A giant asteroid is hurling towards Earth; however, it will safely sail past our planet next week, NASA’s Center for Near-Earth Object Studies (CNEOS) has said. The asteroid, which is known as 2006 QQ23, measures up to 1,870 feet in diameter, thus making it larger than New York’s Empire State Building that is 1,454 feet in height. The Asteroid 2006 QQ23 will make its closest approach to Earth on August 10 at 3:23am EDT (12:53pm IST) and will come within 4.6 million miles (7.4 million kms) of our planet.
According a report by Newsweek, the Asteroid 2006 QQ23 was spotted back in 2006 and is travelling at a speed of 10,400 mph (16,737 kmph). It has been classified as a Near-Earth Object (NEO); however, it won’t come anywhere close to Earth to do any harm. In fact, none of the currently tracked asteroids have a realistic chance of colliding with Earth.
“There are some asteroids that have an exceedingly small chance of impacting Earth over the next couple centuries,” Paul Chodas of CNEOS told Newsweek. “Asteroid Bennu, which is currently being visited by the OSIRIS-REx spacecraft, currently has a one-in-a-few-thousand chance of impacting a couple of centuries from now, but as we continue to track this asteroid, I expect that chance to drop to zero. None of the other known asteroids has a significant chance of impacting Earth over the next century.”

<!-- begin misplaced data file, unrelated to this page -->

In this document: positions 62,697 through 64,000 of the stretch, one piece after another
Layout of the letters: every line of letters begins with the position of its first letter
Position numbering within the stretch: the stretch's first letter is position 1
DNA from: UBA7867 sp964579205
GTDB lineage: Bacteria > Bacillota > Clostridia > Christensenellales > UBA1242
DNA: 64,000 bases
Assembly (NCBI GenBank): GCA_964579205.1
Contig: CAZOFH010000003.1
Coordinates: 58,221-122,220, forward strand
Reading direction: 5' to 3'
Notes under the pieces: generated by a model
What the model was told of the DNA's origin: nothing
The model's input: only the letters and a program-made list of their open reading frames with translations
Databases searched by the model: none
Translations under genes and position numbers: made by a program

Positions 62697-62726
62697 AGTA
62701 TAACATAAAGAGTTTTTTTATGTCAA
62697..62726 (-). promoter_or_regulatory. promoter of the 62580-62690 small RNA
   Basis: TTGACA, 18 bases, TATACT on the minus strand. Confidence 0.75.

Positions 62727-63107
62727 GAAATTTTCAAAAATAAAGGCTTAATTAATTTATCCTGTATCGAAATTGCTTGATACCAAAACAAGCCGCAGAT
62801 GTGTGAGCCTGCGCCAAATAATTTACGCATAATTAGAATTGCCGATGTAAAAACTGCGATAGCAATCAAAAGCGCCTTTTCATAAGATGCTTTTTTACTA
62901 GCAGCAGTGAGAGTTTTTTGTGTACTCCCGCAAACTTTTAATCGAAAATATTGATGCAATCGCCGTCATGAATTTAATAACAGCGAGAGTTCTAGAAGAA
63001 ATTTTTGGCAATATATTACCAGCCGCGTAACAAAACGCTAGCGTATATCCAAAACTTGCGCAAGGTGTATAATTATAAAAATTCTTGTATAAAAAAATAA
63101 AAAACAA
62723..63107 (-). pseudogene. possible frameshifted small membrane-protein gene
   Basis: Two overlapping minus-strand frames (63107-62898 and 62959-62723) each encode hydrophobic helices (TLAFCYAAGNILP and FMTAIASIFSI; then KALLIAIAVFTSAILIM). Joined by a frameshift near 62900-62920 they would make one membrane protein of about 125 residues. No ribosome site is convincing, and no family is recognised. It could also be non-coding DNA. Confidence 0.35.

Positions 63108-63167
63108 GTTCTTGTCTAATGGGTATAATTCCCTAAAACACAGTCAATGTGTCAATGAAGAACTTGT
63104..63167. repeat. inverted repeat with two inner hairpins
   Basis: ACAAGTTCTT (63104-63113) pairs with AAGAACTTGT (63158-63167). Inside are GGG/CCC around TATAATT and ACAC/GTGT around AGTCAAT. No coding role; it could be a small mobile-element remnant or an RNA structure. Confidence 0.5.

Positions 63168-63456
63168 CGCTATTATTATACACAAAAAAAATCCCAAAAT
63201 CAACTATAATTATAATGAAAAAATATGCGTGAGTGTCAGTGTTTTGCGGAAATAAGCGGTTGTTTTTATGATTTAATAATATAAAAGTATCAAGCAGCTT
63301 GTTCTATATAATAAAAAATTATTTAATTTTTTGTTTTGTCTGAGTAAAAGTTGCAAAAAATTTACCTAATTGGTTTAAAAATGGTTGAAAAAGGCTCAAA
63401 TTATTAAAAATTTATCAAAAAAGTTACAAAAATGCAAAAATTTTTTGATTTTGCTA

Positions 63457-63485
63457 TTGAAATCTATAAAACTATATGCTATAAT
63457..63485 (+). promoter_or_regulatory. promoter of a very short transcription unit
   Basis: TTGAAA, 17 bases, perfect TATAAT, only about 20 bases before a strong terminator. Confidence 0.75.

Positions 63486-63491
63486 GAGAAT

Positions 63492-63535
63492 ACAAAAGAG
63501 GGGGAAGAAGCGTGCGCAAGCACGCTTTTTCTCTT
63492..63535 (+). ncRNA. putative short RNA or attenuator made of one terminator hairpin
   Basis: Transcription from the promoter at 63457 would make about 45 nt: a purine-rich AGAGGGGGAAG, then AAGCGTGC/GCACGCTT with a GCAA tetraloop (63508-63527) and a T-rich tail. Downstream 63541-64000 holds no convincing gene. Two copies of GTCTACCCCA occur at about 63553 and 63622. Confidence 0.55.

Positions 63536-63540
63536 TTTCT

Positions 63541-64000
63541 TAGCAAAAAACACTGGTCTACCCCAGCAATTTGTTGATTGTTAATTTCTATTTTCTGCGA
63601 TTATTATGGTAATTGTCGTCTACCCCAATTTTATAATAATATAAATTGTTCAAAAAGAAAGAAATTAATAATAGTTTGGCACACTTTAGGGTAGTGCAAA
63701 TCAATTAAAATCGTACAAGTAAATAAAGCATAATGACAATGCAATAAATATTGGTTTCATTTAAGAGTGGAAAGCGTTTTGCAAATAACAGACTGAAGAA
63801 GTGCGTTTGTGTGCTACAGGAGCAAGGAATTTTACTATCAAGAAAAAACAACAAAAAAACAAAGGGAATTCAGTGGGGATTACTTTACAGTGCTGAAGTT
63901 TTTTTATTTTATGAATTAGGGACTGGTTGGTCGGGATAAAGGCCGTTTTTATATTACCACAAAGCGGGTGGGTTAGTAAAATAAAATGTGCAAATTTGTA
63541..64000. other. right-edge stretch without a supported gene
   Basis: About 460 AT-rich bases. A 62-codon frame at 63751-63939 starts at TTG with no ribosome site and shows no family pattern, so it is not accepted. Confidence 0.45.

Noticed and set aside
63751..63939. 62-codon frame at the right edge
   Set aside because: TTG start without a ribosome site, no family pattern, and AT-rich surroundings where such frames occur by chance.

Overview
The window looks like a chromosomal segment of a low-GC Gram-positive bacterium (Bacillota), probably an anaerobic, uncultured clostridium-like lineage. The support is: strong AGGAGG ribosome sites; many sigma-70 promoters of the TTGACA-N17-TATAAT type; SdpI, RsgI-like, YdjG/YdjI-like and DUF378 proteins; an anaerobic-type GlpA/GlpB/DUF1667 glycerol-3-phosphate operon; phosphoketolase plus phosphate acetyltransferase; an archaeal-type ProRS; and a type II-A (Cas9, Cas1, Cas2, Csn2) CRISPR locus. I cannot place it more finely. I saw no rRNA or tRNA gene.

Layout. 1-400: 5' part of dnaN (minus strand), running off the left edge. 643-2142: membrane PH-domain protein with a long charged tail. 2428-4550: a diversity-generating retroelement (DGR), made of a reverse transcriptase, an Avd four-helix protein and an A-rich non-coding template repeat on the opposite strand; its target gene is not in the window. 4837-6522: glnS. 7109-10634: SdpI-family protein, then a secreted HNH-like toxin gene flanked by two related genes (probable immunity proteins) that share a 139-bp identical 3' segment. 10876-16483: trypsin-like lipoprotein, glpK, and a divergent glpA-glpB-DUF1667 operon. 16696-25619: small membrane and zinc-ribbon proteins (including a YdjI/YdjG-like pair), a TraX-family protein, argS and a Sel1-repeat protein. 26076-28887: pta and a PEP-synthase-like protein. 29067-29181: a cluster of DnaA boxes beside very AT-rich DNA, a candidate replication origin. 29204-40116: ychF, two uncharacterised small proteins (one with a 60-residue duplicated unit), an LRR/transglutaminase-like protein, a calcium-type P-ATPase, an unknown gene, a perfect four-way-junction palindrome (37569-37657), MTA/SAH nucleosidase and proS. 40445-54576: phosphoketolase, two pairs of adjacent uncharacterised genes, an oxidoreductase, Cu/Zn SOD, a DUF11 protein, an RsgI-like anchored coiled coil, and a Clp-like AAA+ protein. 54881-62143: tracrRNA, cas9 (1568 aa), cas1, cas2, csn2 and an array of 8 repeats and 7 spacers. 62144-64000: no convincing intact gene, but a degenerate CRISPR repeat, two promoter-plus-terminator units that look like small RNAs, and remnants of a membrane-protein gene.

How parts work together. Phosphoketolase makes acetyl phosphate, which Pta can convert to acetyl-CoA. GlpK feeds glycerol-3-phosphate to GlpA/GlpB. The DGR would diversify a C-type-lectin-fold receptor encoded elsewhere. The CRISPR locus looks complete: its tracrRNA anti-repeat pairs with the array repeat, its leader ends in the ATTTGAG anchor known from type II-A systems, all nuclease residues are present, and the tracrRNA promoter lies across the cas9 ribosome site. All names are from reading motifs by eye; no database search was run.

Over 20,000 NEOs are currently being tracked by the scientists, with around 30 new discoveries every week.
Another asteroid that won’t be harming Earth is 2006 QV89. It was believed to be passing by Earth in September this year. It was also discovered in 2006, however after the first ten days, it was never seen again. As the object has not been seen in the expected area, it has been concluded that it is not on a collision course for Earth this year.